FEATURED

System of sports timing – equipment / SurprizingFacts

 image

Hello dear readers. This article will be a continuation of the conversation about the systems of sports timing and timing in general. But now I would like to delve into the "iron" part of this process. So:

In general, the timing and timing of the athlete involves attaching to the athlete some electronic device (hereinafter referred to as the "chip" as used in the sports community) to fix the time and identify the athlete. those. The chest number or the number of the device itself, which is then attached to the athlete in the database.

If you roughly break down all the timing systems, you will get two categories: active systems and passive systems .
There are many differences, but the most important is the presence or absence of a power source in the chip.
Let's talk a little about these two systems in more detail.

Passive system

 image

Passive system as you might guess from the name, does not contain a power source in the chip. To make the chip work, it needs to transfer energy "through the air." This is the main problem of this system and the associated difficulties. To activate the chip and transmit energy to it, it is necessary to use expensive high-purity antennas.
It was about this system that we talked about in the previous article.

What are the advantages of using it?

Since the chip does not have a power source, it is a sticker on which the antenna and the microcircuit are located. It is commercially produced tags similar to cards in the subway only on the purity of 860MHz. Accordingly, their main plus is the price and this is the reason for the general application of this system.

 image

Looking ahead, I will say that there is a downside to the medal – the high cost of the receiving equipment. Its scope and the need to actually design a chip detection zone for each event.

Another plus from the price of the chip can be attributed to the fact that after the event it is not necessary to organize the collection of these chips, i.e. They remain with the athlete, since they are usually attached to the back of the breastplate.

Cons: accuracy and detection percentage. The honest accuracy of such systems is limited to 1 sec. The detection rate when installing one detection line 95%, in order to increase the percentage, timekeepers are offered to put either a duplicating line or to attach two chips to each athlete and still it will not give a 100% guarantee that the chip will be caught. Even large running events of 50,000 people share information about passes in 0.1% of the total.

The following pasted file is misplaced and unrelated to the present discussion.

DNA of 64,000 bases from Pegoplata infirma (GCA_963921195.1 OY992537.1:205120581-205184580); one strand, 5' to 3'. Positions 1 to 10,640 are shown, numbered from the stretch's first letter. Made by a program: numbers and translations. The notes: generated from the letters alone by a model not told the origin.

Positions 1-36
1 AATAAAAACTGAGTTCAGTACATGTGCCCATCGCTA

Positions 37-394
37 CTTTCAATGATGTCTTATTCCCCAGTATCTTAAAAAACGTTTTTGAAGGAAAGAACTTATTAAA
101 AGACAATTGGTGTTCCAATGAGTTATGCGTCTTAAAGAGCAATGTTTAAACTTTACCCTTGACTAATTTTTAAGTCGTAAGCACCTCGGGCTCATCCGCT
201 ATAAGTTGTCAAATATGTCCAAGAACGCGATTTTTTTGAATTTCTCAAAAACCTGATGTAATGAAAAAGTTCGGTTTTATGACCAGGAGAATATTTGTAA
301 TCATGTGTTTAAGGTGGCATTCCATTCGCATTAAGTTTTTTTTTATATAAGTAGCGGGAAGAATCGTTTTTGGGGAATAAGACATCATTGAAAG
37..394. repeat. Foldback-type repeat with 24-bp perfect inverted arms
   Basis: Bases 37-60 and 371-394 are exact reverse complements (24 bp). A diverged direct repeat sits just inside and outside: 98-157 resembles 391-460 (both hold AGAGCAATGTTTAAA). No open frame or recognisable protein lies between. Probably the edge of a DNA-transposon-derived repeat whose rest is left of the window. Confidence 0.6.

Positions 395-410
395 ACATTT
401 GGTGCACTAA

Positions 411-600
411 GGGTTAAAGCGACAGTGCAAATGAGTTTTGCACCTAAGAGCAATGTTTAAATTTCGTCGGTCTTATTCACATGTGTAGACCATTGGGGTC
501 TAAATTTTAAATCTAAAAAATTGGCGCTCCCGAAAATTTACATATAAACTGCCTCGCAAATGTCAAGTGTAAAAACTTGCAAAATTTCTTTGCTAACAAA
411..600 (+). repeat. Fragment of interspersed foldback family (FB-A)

I am convinced that it is advisable to apply such systems for events where it is actually not possible to use active systems, and, in general, no others because of the number of participants, For our reality this is 2000 participants or more. Activities are less I think should pass with active systems.

Active systems

 image

This is a more perfect and suitable system for determining the time of the athlete. We all see it in action on TV, at competitions in biathlon for example.
The chip looks like a portable device, fixed as a rule on the foot of an athlete. This is due not only to the convenience of fastening, but also to the accuracy of time fixation.

 image

Pros are obvious here: accuracy – honest 0,1 sec (depends on the sport, or rather on the speed of crossing the line). For accuracy greater than one hundredth of a second it is necessary to use optical means, in the common people "ray."

Cons: price … the price of such a system is very decent: the chip on average costs 40-60. The activation equipment is slightly cheaper than the passive systems. Well, the organizational disadvantage is that such chips must be given out to the athletes and collected, which actually limits the use of the system in very large events.

This is briefly about the variants of "iron" for the organization of sports timing.

About 5 years ago I started building a passive timekeeping system, and my colleague @Surzhikov described it in detail in the previous article. Having gone a long way and served a fairly large number of large and not very events, 1.5 years ago we came to the conclusion that there must be an active system in the arsenal of a professional timekeeper. Just like before, we did not buy a ready-made solution, but started to develop an active system ourselves. About this, and in general about the active system in more detail, I think that I will write a separate article, in which I will describe in detail the fascinating process of creating a system, from idea to device.